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Jakarta Post

Navy sinks 10 more ships as 2015 draws to a close

  • Nani Afrida

    The Jakarta Post

Jakarta   /   Sat, January 2, 2016   /  05:03 pm

The Navy sunk 10 more illegal fishing boats on New Year'€™s Eve, a moved aimed at further proving that the country is serious about promoting its territorial integrity.

'€œWe remain consistent, so anyone violating our laws should receive harsh punishment,'€ Navy spokesperson Commander M. Zainuddin said in Jakarta on Thursday.

Zainuddin said that out of the 10 illegal boats, four were foreign boats flying Philippine and Malaysian flags, while six boats flew Indonesian flags but had foreign crews.

The Navy sank the boats in the four different locations; in Tarakan, North Kalimantan, Beting Camar, Belawan in North Sumatra, in Ranai, Riau Islands, and in Tahuna, North Sulawesi.

Zainuddin said the Navy had received a court order to carry out its task and that the decision to sink the boats was based on allegations that they did not have the necessary documents to run their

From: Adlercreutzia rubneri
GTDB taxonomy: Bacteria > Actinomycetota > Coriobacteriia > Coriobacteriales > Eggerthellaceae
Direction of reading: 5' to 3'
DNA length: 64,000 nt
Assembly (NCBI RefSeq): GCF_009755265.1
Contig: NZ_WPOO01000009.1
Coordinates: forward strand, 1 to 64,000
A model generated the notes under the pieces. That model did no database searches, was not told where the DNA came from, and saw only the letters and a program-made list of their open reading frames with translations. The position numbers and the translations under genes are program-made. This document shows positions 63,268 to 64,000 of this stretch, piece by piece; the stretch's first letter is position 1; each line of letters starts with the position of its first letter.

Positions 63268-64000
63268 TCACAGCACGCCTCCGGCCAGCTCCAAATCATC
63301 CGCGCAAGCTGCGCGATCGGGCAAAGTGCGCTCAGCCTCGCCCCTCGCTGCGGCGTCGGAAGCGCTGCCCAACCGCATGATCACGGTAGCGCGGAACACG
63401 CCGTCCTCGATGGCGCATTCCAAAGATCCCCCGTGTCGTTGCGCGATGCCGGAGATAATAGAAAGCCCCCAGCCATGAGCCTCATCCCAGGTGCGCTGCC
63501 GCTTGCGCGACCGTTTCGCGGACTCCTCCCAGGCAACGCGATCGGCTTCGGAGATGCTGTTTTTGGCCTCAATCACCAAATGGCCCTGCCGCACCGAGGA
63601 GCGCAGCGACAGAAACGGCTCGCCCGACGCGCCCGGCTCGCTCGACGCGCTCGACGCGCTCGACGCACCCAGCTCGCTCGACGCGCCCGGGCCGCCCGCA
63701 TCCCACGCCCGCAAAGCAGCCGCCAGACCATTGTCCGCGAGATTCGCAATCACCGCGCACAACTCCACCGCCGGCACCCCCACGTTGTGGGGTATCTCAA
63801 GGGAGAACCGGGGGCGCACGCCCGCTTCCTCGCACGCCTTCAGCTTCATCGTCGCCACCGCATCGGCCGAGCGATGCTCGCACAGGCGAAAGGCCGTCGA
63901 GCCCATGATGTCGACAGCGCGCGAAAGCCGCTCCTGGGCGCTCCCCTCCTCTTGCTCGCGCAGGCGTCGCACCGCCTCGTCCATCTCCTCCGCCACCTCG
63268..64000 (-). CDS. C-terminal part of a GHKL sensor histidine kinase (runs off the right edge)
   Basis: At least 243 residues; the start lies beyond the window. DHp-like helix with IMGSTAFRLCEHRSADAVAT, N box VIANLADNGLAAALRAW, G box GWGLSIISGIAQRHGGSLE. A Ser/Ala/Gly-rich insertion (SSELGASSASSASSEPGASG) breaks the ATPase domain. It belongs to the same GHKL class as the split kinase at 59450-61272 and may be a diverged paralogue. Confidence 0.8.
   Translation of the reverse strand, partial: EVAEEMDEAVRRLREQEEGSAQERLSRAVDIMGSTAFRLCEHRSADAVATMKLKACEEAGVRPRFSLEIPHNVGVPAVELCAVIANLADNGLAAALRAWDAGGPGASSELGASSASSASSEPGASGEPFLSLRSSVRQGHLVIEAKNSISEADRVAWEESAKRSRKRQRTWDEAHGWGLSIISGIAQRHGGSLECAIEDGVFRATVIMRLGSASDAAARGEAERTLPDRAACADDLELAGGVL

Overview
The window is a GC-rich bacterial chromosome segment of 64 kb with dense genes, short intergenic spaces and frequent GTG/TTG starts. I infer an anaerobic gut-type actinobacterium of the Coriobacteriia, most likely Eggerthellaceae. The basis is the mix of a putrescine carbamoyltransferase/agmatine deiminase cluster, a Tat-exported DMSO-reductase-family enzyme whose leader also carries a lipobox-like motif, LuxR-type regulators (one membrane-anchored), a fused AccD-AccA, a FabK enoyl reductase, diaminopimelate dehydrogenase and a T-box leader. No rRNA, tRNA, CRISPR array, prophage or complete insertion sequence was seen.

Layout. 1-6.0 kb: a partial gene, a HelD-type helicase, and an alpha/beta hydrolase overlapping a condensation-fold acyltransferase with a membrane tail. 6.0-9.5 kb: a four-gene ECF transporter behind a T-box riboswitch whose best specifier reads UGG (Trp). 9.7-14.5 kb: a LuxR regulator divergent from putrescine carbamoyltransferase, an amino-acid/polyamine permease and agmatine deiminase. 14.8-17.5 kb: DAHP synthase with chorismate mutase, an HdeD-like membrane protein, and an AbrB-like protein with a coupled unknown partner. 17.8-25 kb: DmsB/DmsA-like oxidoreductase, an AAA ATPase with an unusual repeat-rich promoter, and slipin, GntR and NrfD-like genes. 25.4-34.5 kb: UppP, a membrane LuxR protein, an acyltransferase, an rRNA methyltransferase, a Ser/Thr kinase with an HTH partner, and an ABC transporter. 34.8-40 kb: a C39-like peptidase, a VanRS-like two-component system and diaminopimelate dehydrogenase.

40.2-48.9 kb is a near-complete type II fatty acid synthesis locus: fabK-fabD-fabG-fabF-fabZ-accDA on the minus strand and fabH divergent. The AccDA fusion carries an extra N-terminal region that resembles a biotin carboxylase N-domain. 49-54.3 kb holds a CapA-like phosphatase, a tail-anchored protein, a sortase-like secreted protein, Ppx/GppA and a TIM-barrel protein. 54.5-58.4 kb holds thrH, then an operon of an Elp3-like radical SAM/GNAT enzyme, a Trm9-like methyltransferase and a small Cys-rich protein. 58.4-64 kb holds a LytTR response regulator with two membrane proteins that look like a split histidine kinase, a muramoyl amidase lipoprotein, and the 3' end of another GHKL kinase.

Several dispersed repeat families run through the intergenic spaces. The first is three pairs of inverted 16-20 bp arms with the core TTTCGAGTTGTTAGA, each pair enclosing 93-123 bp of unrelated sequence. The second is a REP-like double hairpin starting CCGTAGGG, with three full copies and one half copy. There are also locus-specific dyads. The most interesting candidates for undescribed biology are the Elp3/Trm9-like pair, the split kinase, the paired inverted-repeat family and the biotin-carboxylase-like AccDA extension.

fishing operations in Indonesian waters.

The Navy also involved the Maritime Affairs and Fisheries Ministry and Anti-Illegal Fishing Task Force (Satgas 115) in their operations against illegal fishing activities.

According to ministry data, the country caught 157 illegal fishing boats in 2015, 107 of which have been sunk.

The largest number of the boats came from Vietnam, with 39 boats, followed by the Philippines with 34 boats, Thailand with 21 boats, Malaysia with six boats, Papua New Guinea with one boat and China with one boat.

Article 69 of Law No. 45/2009 on fisheries stipulates that the coast guard can sink foreign vessels operating illegally in the country'€™s territorial waters with sufficient preliminary evidence.

President Joko '€œJokowi'€ Widodo is leading the campaign against illegal fishing and has said that it costs the country billions of dollars in lost revenue every year.

Meanwhile, Satgas 115 director Rear Admiral Widodo said that Indonesia would continue to be the target of illegal fishing activity.

'€œThailand, the Philippines, and Vietnam need huge amounts of fish, but they don'€™t have the supply, so their fishermen try to meet demand by conducting illegal fishing activities in our area,'€ Widodo said on Thursday.

Widodo said that his unit would step up its efforts by conducting more patrols, including air surveillance operations.

'€œIbu [Minister Susi Pudjiastuti] has said that Satgas should step up air patrols. We expect zero violations this year,'€ Widodo said.

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